“Pune will receive its full quota of water from dams. Unlike last year, there is no need for any water cuts this year around. The civic body is in a position to continue regular water supply till the arrival of monsoon next year,“ said Pune Municipal Corporation’s (PMC) water department head V G Kulkarni. Though the city will not face water crisis, it doesn’t mean that water must be used recklessly , he added.
“For last eleven months, we have faced water crisis which would have escalated if the rains were delayed. It is our responsibility to ensure that every drop of water is used judiciously ,“ he said. PMC had announced water cuts in the first week of September last year as the four city dams were just half-full due to the poor monsoon. In September last year, all four dams had 15.58 TMC of storage that is about 54.40% of their total capacity.After 11 months, the civic body had revoked water cuts in August this year.
The city gets water from Temghar, Varasgaon, Panshet and Khadakwasla. “The irrigation department keeps aside 11.5 TMC quota for Pune city .However for last many years, PMC has been lifting 14 TMC water from the reservoirs of the four dams. The city faces water crisis because of distribution losses and water mismanagement. We have requested PMC to complete its pipeline repair works and take steps to reduce wastage of water,“ said an irrigation department official.
Every year, water is reserved in the dams to last till July 15. “However, going by the experiences of the past two years, the civic body must put mechanism in place to reserve extra water, which will come handy in case the monsoon is delayed, experts said. “Dams full to their capacities is a good news. But PMC must realise that this is the time to put its house in order. Whenever there is crisis, the authorities run for temporary solutions.However, now is the time to look for sustainable solutions. The city must take steps to conserve water,“ said Parineeta Dandekar of South Asia Network on Dams, Rivers and People (SANDRP). PMC must focus its attention to complete all Sewage Treatment Plants (STPs) and plug water leakages, she added.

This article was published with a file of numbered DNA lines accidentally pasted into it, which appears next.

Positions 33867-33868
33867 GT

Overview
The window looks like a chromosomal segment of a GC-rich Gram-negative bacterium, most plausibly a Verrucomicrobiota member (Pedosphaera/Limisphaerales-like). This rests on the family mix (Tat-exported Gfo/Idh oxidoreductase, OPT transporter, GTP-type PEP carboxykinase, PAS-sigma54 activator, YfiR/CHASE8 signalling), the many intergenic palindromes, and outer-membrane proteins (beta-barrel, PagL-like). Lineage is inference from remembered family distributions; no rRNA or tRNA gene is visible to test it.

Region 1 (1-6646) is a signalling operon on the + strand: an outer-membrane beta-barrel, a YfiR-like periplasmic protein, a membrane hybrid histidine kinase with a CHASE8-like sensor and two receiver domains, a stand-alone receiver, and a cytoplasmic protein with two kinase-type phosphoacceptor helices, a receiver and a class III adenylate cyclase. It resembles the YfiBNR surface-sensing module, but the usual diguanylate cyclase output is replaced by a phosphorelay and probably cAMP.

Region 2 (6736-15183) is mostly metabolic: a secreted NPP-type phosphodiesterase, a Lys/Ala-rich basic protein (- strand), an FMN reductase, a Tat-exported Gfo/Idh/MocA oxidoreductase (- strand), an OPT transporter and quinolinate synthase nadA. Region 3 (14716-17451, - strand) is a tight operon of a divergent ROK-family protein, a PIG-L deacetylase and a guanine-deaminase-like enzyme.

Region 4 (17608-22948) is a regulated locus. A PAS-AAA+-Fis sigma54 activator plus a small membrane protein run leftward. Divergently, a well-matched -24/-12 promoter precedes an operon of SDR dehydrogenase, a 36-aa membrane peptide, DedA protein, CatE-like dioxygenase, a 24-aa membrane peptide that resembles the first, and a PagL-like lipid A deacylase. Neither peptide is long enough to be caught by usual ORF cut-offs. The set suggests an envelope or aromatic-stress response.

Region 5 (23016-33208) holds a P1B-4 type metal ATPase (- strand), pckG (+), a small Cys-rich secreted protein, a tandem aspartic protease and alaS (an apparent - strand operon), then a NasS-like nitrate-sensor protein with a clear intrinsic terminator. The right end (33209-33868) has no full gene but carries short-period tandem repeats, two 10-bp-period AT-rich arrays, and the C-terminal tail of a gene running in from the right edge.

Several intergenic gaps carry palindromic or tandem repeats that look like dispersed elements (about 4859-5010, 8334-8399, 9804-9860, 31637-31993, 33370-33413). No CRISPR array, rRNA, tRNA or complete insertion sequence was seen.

PMC’s Environment Status Report (ESR) highlights that more than half the city’s water distribution pipelines, installed nearly 40 years ago, are old and rusted and in need of immediate replacement. A study by researchers from the Mumbai-based S K Somaiya College, commissioned by the PMC, states that almost 30-40% of Pune’s drinking water is lost to leakage, pilferage and wastage. Moreover, not all parts of the city receive equal water. The study suggests a drinking water supply management system to resolve the issue of unequal distribution in the city , given the wastage.
Last year during crisis, PMC was banking on Bhama Askhed and Mulshi dams for additional water. But the state was keen to release water from dams in Pune district to Ujani.
Ujani dam gets water from the Bhima river, originating from Karjat. But there are about 22 small and big dams between the river source and the dam.This year, Ujani has a storage of 51.46 TMC that is about 96.05 TMC and hence it will not require release of water from dams in Pune district.
The monsoon has been good this year and the dams that supply water to the city are full.However, Pune Municipal Corporation and the irrigation department must prepare a meticulous plan to ensure that the city does not suffer the same water crises during summer as it did earlier this year. The monsoon’s erratic nature has caused delays in its arrival in the last few years.Hence, water has to be available till the end of July every year. Curbing wastage of water, replacing old rusted pipelines that leak and preventing thefts or diversion to irrigate cash crops like sugarcane must be top priority.Rainwater harvesting and water conservation programmes must be promoted because the city’s population is growing and as of now, there is no other source of water other than the four dams.
Source : TOI